Tag Archives: Politics

Top Florida Republicans admit that “voter fraud” laws are about suppressing turnout.

The prior chair of the Florida Republican Party (2006–2010) and former governor Charlie Crist (2007–2011) have both told the Palm Beach Post that they didn’t push voter ID laws and the like in order to reduce fraud (there is none)—they did it to suppress turnout. The more people voting, the better Democrats do. They invented the fraud concern as a “marketing ploy.” Both men are on the outs with Florida Republicans, and this probably isn’t helping them make up. 

George Allen says he’s done running for office.

Thank God. What an embarrassment it would have been for Virginia if this casually vicious racist had won. He fashioned himself in the image of the unreformed old southern racists of the 1960s, and never bothered to update his mindset, only how to fake it for brief stretches. In the meantime, Virginia—and the whole US—changed around him. Maybe he can spend even more time now fighting against anti-Semitism, since he told Wolf Blitzer in 2006 that he’d “use [his] time on Earth” to do just that. I wonder how that’s been going in the intervening six years? 

The New York Times is looking at Virgil Goode.

The only press coverage that Goode is getting for his wacky fourth-party presidential bid is for the possibility that he may be a spoiler for Romney in Virginia. This is another story in that vein. If Romney does lose Virginia by Goode’s Tuesday tally, a lot of people will be upset, but I’m pretty confident that Goode will not be among them. This is his fourth political party in the past decade—if need be, he’ll just join a new one. 

A conservative Virginia activist has been sending anti-Obama SMSes.

Jason Flanary, failed 2011 candidate for the Virginia Senate, had Twitter all a-flutter over the past few days after sending bajillions of really nasty anti-Obama SMS messages to mobile phones in total violation of federal election law. “VP Biden mocks a fallen Navy Seal during memorial. Our military deserves better” and “Obama believes killing children is a right until the umbilical cord is cut” were two of the messages. Flanary, a Republican, is on the board of the Fairfax Chamber of Commerce, and ran against Dave Marsden for Senate, garnering 46% of the vote. The Romney campaign says that they didn’t know the first thing about what Flanary was up to. Apparently Flanary’s company, ccAdvertising, is in the habit of sending out millions of illegal SMSes in the days before elections, in an effort to influence election outcomes. I’m pretty sure this story will have an unhappy ending for Flanary.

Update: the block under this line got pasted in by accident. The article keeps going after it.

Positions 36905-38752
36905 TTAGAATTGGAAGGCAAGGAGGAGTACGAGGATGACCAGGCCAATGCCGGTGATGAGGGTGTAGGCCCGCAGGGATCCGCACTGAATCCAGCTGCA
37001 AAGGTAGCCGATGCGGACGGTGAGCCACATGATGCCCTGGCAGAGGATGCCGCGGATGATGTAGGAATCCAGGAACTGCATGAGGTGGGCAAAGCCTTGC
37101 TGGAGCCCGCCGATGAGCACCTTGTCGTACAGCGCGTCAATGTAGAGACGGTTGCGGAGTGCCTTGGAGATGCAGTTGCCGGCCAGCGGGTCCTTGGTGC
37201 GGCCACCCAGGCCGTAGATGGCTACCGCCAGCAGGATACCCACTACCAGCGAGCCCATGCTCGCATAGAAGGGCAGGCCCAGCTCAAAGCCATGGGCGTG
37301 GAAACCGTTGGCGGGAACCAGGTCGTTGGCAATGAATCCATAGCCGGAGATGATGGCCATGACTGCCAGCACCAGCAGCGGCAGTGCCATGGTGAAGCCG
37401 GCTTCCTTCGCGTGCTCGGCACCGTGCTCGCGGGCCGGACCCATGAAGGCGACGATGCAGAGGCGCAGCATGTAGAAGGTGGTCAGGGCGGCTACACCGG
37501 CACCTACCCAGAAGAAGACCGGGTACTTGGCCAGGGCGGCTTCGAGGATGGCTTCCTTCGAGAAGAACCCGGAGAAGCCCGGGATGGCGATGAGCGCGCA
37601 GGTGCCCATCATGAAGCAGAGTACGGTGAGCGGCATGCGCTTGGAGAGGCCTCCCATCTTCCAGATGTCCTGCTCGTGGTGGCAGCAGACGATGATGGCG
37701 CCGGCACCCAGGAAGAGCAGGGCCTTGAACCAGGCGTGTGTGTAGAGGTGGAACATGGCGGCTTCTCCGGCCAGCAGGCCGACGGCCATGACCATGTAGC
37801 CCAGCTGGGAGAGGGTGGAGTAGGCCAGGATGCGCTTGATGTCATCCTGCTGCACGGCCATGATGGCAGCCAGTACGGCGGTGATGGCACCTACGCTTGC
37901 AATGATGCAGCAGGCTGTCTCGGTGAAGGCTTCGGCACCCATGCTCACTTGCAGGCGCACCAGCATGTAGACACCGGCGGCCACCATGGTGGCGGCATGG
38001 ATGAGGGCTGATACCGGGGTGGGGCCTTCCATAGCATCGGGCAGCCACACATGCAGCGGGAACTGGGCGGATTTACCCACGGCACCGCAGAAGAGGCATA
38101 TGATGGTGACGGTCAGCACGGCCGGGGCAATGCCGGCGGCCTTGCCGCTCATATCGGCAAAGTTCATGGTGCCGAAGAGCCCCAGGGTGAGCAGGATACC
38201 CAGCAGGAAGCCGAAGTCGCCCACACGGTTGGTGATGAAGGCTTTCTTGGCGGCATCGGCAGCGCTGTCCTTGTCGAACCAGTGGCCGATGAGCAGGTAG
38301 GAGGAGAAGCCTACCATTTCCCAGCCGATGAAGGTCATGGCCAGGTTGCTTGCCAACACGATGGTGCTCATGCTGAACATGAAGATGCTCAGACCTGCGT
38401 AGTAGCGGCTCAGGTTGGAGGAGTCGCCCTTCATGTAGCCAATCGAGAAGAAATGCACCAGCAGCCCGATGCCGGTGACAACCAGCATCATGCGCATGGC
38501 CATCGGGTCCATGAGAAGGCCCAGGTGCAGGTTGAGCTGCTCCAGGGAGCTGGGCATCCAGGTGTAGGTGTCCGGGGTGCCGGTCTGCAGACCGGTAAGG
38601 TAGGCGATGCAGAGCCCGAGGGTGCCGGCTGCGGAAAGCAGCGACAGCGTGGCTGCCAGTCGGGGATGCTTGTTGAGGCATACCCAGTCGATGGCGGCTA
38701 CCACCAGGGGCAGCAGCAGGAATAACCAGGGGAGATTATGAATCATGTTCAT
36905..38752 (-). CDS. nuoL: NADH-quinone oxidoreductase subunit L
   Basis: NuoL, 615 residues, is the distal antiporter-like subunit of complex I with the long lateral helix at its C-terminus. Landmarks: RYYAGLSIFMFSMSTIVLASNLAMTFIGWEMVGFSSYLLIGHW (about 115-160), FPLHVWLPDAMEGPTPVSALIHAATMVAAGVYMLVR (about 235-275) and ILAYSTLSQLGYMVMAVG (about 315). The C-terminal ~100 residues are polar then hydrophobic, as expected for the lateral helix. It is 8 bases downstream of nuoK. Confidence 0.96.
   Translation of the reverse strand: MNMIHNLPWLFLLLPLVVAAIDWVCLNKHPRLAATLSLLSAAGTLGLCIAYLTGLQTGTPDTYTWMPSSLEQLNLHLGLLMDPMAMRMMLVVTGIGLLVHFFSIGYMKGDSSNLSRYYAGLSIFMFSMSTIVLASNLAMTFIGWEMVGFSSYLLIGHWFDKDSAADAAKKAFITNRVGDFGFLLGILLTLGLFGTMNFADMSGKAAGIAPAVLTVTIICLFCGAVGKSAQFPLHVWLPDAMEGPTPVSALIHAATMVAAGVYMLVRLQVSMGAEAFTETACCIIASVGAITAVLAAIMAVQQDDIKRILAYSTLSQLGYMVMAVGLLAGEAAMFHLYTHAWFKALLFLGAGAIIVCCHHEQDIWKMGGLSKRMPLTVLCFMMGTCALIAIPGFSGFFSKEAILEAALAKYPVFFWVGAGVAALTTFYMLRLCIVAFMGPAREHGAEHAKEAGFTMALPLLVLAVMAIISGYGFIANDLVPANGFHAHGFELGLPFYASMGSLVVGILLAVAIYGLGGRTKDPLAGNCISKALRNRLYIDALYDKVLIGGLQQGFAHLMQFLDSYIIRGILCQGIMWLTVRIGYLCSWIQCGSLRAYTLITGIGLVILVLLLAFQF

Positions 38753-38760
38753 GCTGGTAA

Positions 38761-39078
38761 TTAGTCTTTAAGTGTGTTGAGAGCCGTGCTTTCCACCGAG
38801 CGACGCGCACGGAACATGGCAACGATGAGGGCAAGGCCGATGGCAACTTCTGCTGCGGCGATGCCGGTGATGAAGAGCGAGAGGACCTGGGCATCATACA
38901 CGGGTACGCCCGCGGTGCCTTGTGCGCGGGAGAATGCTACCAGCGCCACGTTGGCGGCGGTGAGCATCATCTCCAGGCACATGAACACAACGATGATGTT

“Letter from 2012 in Obama’s America.”

In 2008, Focus on the Family wrote this letter from the future, warning their members about life in 2012 if Barack Obama were elected president. It’s hilarious. Comedy gold. Everybody’s gay, children watch porn, electricity is all but illegal, prayer isn’t allowed…it’s a hoot. If it wasn’t for The Daily Show and The Colbert Report, I don’t think there’d be any media outlet that would later revisit and evaluate these sorts of claims. I wonder what Focus on the Family is claiming Obama will do with his next four years? And who would believe them? 

The politics of beer or the beer of politics.

National Media has provided a bubble chart of beers, graphed by partisanship and likelihood of turning out to vote. Republicans drink Coors Light, Miller Light, and Sam Adams. Democrats drink Heineken and Corona. People who show up to the polls drink Amstel Light, Sam Adams Light, and Molson. People who don’t bother to vote drink Budweiser Select, Natural Light, and Busch Light. Fosters, Miller High Life, Busch, and Bud Light are equally popular among Democrats and Republicans. 

PolitiFact fact-checks Bob Marshall. (Hint: He does poorly.)

I’m amazed that they even bothered to fact-check Marshall’s claim that being gay “cuts your life by about 20 years,” since it’s obviously false. To their credit, they contacted the author of the study that constitutes Marshall’s evidence, who said that Marshall is guilty of a “gross misrepresentation” of his research, and that he is “misusing the data” by using his study “to support the notion that gay and bisexual sex is somehow the reason why people die early.”